Jurors heard Ms Abbotts suffered more than 13 wounds to her head and more than 20 to other parts of her body.
Taking the stand for a second day, Mr Naseem, of Amersham, Buckinghamshire, recalled how Ms Abbotts had her hands around his neck and was choking him, and he was simply fighting back.
“A red mist may have descended over me,” he told the court.
“I think I may have lost my composure. I got out of that room as quickly as possible.”
Cross-examined by prosecution barrister Christopher Tehrani, Mr Naseem denied he had been under financial pressure and was facing mounting debts of at least £100,000.
He also denied he may have been irritated that Ms Abbotts was spending time – for which he was paying £2,000 per night – texting friends who were wishing her a happy 29th birthday.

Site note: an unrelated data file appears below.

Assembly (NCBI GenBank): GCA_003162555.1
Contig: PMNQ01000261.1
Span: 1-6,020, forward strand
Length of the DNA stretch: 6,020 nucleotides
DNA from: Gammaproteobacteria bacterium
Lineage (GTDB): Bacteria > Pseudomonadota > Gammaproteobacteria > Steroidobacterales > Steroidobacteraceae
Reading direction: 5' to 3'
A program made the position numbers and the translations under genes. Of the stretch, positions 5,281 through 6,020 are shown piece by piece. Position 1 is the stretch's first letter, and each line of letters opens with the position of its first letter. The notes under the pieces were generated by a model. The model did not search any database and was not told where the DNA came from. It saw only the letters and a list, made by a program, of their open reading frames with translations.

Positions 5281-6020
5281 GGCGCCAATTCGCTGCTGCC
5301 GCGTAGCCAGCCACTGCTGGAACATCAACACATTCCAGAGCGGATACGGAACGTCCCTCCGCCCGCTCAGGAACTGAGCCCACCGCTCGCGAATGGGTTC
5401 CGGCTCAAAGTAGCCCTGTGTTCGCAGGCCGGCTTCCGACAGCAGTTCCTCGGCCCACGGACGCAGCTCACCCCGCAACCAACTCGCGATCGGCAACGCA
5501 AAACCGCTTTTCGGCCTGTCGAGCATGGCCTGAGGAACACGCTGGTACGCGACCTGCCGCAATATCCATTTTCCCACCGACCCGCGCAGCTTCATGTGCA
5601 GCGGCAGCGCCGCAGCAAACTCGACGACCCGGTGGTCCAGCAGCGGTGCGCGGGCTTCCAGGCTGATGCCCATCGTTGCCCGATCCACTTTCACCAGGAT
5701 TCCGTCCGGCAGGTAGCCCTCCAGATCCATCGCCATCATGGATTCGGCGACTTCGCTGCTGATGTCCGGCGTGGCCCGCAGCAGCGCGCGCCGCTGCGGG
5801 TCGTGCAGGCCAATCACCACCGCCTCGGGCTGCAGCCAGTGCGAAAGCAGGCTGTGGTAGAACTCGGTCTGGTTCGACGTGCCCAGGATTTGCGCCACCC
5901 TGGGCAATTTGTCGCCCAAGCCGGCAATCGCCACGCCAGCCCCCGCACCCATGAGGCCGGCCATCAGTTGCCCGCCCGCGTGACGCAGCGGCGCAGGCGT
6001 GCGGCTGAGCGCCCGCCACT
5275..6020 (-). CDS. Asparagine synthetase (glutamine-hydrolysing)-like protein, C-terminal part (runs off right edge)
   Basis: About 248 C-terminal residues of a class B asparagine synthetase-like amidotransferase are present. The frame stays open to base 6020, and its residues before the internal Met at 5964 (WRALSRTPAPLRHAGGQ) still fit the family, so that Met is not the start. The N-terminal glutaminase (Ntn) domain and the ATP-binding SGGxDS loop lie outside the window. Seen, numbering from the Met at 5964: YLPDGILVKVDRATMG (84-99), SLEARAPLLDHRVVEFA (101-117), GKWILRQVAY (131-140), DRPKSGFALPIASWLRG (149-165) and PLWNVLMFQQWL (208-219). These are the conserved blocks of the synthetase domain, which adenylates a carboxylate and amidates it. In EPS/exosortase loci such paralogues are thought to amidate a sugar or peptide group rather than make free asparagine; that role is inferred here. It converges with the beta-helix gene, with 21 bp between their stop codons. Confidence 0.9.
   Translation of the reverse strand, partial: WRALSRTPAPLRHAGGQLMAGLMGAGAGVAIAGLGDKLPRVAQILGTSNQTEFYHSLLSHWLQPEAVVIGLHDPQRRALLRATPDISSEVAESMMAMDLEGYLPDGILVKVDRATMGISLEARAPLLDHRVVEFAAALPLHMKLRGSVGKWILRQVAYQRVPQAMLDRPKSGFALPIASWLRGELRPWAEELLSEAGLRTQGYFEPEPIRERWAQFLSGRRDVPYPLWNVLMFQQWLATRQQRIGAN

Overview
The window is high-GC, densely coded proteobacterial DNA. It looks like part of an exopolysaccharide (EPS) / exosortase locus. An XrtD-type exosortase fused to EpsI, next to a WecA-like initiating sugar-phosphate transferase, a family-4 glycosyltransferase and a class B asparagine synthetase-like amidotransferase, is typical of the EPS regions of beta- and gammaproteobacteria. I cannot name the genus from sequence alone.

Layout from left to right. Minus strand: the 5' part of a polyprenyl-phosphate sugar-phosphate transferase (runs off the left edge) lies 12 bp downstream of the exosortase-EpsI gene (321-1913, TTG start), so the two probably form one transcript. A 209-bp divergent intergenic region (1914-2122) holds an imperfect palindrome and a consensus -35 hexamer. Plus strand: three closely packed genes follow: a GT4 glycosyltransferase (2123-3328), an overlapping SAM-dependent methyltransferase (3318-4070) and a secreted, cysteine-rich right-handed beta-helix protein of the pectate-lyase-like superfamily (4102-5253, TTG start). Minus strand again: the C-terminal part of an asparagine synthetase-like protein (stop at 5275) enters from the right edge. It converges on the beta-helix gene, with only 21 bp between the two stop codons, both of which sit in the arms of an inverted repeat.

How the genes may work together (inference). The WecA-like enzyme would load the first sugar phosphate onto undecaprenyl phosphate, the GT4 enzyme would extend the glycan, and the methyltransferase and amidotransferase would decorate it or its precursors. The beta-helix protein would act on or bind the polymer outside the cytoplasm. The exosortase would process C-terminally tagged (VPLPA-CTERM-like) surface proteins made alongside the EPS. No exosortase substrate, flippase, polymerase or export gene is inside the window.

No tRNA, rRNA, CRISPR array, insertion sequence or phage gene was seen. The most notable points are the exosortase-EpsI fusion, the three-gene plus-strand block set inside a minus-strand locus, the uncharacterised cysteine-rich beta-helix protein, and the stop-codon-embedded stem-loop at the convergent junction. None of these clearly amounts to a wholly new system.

Asked why after realising he had killed Ms Abbotts he had sent a text to his partner and mother of his two young children, Helen Jervis, that read “life isn’t going to work for me”, he said: “I don’t remember sending it… I was very upset about something.”
“Were you upset because you knew you had bludgeoned her to death?” Mr Tehrani asked.
“I knew she was dead,” replied Mr Naseem.
Summing up for the prosecution, Mr Tehrani said: “There was no red mist. Something happened to make you strike her more than 30 times on the head, leg, back, and neck.”
“It doesn’t sound like me,” replied Mr Naseem.
Ms Jervis told the court that her relationship with Mr Naseem had broken down some time ago, but she said he had never been violent to her and was a good father.